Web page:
- What are your daily personal devotional practices? Prayer, reading, meditation, memorization.
- What would our family devotions look like? Who leads out in this?
- Are we doing this now in an appropriate way: praying together about our lives and future, reading the Bible together?
Husband and Wife
- What is the meaning of headship and submission in the Bible and in our marriage?
- What are expectations about situations where one of you might be alone with someone of the opposite sex?
- How are tasks shared in the home: cleaning, cooking, washing dishes, yard work, car upkeep, repairs, shopping for food, and household stuff?
- What are the expectations for togetherness?
- What is an ideal non-special evening?
- How do you understand who and how often sex is initiated?
- Who does the checkbook—or are there two?
- If and when, should we have children? Why?
- How many?
- How far apart?
- Would we consider adoption?
- What are the standards of behavior?
- What are the appropriate ways to discipline them? How many strikes before they’re…whatever?
- What are the expectations of time spent with them and when they go to bed?
- What signs of affection will you show them?
- What about school? Home school? Christian school? Public school?
- Own a home or not? Why?
- What kind of neighborhood? Why?
- How many cars? New? Used?
- View of money in general. How much to the church?
- How do you make money decisions?
- Where will you buy clothes: Department store? Thrift store? In between? Why?
- How much money should we spend on entertainment?
- How often should we eat out? Where?
- What kind of vacations are appropriate and helpful for us?
- How many toys? Snowmobile, boat, cabin?
- Should we have a television? Where? What is fitting to watch? How much?
- What are the criteria for movies and theater? What will our guidelines be for the kids?
- What makes you angry?
- How do you handle your frustration or anger?
- Who should bring up an issue that is bothersome?
- What if we disagree both about what should be done, and whether it is serious?
- Will we go to bed angry at each other?
- What is our view of getting help from friends or counselors?
- Who is the main breadwinner?
- Should the wife work outside the home? Before kids? With kids at home? After kids?
- What are your views of daycare for children?
- What determines where you will locate? Job? Whose job? Church? Family?
- Is it good to do things with friends but without spouse?
- What will you do if one of you really likes to hang out with so and so and the other doesn’t?
Health and Sickness
- Do you have, or have you had any, sicknesses or physical problems that could affect our relationship? (Allergies, cancer, eating disorders, venereal disease, etc.)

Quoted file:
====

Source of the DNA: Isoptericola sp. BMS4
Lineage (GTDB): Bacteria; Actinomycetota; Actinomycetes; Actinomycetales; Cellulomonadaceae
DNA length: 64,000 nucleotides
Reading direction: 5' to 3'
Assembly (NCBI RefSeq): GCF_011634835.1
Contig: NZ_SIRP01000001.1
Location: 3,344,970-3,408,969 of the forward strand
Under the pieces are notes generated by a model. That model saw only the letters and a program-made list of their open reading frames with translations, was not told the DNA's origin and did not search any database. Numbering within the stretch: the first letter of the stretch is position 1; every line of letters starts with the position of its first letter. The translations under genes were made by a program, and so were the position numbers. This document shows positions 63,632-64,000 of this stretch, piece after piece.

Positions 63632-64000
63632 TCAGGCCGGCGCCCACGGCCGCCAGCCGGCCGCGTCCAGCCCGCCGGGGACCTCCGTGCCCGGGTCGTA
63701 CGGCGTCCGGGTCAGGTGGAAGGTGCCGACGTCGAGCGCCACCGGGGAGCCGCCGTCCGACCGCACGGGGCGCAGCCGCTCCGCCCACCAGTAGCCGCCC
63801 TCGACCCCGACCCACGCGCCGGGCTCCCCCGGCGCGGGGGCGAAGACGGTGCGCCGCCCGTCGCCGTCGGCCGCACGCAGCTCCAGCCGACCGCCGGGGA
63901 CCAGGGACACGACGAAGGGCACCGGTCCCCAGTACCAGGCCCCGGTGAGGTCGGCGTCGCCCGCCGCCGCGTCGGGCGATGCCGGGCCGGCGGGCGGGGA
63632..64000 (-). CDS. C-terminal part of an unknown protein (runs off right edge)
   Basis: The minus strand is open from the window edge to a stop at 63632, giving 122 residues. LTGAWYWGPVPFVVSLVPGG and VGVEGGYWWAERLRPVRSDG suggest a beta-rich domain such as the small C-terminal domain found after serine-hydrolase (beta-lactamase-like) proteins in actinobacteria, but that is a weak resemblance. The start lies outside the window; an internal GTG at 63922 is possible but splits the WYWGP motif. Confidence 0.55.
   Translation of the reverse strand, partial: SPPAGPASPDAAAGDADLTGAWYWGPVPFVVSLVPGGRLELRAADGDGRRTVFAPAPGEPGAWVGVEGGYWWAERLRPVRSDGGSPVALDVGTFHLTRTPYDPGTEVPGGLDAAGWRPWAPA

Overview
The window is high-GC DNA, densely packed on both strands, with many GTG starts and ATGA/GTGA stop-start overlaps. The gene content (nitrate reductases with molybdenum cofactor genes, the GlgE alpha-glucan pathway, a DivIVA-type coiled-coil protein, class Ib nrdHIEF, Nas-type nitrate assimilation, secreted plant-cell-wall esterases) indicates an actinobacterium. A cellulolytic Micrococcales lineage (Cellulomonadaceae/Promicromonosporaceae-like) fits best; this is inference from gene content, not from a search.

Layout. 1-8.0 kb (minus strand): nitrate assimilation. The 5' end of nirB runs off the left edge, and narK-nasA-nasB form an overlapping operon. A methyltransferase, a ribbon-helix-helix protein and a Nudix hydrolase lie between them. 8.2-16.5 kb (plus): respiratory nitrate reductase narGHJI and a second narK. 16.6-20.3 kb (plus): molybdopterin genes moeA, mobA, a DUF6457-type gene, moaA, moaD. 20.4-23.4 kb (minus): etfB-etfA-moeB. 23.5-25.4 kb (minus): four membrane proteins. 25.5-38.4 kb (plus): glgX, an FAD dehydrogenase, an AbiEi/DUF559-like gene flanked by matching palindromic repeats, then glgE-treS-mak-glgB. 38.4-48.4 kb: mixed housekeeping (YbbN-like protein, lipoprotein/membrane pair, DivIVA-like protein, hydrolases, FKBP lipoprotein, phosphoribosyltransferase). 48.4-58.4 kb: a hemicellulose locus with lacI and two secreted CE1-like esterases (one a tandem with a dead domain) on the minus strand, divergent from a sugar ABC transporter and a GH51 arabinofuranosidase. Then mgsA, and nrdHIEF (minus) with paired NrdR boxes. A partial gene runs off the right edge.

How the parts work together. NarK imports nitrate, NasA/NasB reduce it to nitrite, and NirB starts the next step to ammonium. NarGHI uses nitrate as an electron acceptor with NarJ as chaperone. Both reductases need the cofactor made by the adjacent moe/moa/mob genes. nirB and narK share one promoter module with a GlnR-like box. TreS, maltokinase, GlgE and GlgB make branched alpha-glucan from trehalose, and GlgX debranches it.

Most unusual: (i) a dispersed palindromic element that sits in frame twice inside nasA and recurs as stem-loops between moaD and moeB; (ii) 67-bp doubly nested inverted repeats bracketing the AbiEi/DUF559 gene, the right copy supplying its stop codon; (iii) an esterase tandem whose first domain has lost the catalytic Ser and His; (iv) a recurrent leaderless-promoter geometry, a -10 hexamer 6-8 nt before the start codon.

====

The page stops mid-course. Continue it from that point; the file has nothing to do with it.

- Do you believe in divine healing and how would prayer relate to medical attention?
- How do you think about exercise and healthy eating?
- Do you have any habits that adversely affect health?
The first impression a visitor would have upon arriving at the Edwards home was that there were a lot of children. The second impression would be that they were very well disciplined. Jonathan aided Sarah in disciplining the children from an early age. ‘When they first discovered any considerable degree of will and stubbornness,’ wrote biographer Samuel Hopkins, ‘he would attend to them till he had thoroughly subdued them and brought them to submit with the greatest calmness, and commonly without striking a blow, effectively establishing his parental authority and producing a cheerful obedience ever after.
Care for his children’s souls was his preeminent concern. In morning devotions he quizzed them on Scripture with questions appropriate to their ages. On Saturday evenings, the beginning of the Sabbath, he taught them the Westminster Shorter Catechism, making sure they understood as well as memorized the answers.
Edwards also believed in not holding back the terrors of hell from his children. ‘As innocent as children seem to us,’ he wrote, ‘if they are out of Christ, they are not so in God’s sight, but are young vipers….’ At the judgment day unregenerate children would hardly thank their parents for sentimental tenderness that protected them from knowing the true dangers of their estate. Always looking for opportunities to awaken the young to their condition, he had taken the children to view the remains of the Lyman house fire that claimed two girls’ lives.
By far the greater burden of childrearing fell to Sarah….On one occasion, when she was out of town in 1748, Jonathan was soon near his wits’ end. Children of almost every age needed to be cared for. ‘We have been without you,’ Jonathan lamented in a letter, ‘almost as long as we know how to be!’ (George Marsden, Jonathan Edwards: A Life, 321-323)
How I should love to sit down and ask Edwards for practical advice as to how a father goes about securing such a spirit among his children as is described in the first paragraph. I admit that I do not recognise much of that in myself. I recognise a little more of the next two paragraphs, though I need more of a servant spirit in seeking to cultivate such an environment in my home. The final paragraph is the one where I think, “Ah! I am like Jonathan Edwards.”
My friend Alan Dunn gives a moving framework for spanking evangelism. Parents would do well to read this to correct the cruel excesses both of empty sentiment and of angry thoughtlessness.